Lab Retirees: Funds Raised, Legal Action To Start



By The Independent


    The UC Livermore Lab Retiree Group has raised enough money to begin legal efforts to try to regain membership in University of California health plans, group leader Joe Requa announced.


    He said that a formal contract will come first.  “Lawyers work on court time, which seems to run much slower than real time, so there may be a short delay before that (legal action) happens,” he wrote in an email.


    The financial target was $150,000, which attorneys told the retiree group would be needed to support the initial phase of the legal effort.  The target has now been reached, prompting Requa to joke that he should be able to proclaim “mission accomplished” as President Bush famously did seven years ago — only to see the Iraq war continue for years more.


    The legal effort will also be a continuing one and in time may require still more funds, Requa said.  “Unfortunately, we just won one battle. I expect the war to persist for some time so I will need your continued help.” 


    The retiree group’s law firms are developing strategy now.  First steps are likely to involve opening a court case aimed at uncovering documents and policy statements that bear on the decision to remove Lawrence Livermore Lab retirees from UC group health coverage.


    The retirees were covered by the University’s group plans under a succession of contracts that began in 1952 and ended at the beginning of 2008, when a for-profit contractor took over Laboratory management from University of California.  The new contract specified benefits “substantially equivalent” to UC’s group plans. However, the contract wording was changed a year later under circumstances that have never been explained to retirees.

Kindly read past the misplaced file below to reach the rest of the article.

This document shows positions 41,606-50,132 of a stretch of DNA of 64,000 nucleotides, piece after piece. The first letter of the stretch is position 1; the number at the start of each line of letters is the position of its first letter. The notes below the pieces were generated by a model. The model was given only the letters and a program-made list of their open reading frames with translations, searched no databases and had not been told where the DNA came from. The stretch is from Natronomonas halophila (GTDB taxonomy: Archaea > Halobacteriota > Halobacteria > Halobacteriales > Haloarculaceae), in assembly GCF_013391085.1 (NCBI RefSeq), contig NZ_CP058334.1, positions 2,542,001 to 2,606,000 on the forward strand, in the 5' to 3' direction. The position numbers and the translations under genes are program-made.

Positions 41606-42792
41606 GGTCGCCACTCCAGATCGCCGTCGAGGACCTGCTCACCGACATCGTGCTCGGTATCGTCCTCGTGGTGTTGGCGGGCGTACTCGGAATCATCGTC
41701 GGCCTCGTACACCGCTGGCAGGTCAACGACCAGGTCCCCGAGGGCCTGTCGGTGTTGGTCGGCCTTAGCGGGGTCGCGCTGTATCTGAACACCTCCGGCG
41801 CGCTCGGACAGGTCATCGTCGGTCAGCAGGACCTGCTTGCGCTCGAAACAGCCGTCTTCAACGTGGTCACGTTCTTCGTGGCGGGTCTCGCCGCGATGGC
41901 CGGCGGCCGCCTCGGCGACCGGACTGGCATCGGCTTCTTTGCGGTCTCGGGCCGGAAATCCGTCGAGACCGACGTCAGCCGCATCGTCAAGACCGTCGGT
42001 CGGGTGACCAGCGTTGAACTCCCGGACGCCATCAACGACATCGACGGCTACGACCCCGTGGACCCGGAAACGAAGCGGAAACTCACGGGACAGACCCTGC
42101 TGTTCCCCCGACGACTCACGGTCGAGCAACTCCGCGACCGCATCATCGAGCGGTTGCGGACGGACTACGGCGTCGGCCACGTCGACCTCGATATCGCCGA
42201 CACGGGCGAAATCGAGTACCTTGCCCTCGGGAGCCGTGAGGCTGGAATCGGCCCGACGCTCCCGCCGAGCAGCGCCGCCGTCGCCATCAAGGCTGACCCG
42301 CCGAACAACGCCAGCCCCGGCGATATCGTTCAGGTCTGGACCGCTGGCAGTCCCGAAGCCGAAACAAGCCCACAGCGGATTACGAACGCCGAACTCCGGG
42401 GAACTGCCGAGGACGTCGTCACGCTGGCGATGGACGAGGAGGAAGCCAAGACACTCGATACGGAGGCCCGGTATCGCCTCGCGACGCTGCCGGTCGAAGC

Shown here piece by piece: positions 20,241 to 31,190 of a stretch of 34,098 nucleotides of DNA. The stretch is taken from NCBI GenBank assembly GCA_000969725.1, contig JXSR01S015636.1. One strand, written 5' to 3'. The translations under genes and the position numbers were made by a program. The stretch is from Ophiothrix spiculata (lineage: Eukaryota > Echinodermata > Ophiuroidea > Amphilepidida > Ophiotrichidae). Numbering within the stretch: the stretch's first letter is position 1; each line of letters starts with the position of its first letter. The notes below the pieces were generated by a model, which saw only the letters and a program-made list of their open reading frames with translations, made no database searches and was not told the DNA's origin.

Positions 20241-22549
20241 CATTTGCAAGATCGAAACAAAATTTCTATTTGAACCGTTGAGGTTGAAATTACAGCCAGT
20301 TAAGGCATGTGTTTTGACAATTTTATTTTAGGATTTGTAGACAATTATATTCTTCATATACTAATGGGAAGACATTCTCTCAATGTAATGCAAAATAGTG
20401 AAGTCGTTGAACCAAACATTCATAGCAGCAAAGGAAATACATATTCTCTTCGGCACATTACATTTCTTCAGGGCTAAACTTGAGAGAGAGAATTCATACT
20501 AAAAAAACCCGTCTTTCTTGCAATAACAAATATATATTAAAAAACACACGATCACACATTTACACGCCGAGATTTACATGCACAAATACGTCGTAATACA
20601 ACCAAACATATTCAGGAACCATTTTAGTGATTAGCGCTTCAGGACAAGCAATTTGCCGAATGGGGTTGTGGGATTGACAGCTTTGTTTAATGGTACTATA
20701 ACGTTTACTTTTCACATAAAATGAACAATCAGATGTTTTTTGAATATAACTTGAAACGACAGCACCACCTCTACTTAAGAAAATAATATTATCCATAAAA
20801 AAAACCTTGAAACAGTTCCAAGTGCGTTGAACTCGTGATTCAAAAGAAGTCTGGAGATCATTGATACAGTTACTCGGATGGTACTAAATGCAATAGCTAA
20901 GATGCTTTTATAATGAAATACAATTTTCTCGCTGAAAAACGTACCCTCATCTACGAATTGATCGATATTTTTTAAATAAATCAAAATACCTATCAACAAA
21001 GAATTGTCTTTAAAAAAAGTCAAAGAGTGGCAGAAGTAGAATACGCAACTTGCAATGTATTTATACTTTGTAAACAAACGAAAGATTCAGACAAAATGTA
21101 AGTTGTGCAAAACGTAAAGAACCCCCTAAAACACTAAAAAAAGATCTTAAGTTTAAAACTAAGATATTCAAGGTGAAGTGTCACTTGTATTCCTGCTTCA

The new health arrangements have come across as a patchwork of plans that appear to abandon individual retirees to fend for themselves in a complex system.  Retirees share painful stories with one another about former colleagues or their spouses who have been unable to obtain service from the health consulting firms that now separate retirees from the Laboratory and University that once took an interest in their welfare.


    Not all retirees report dissatisfaction in the current year.  Some are paying no more for health care than in the past.  However, concern remains for the future, that being forced out of UC group plans and into individual plans will make them vulnerable to rapid price hikes or even to being dropped as they age and require more care.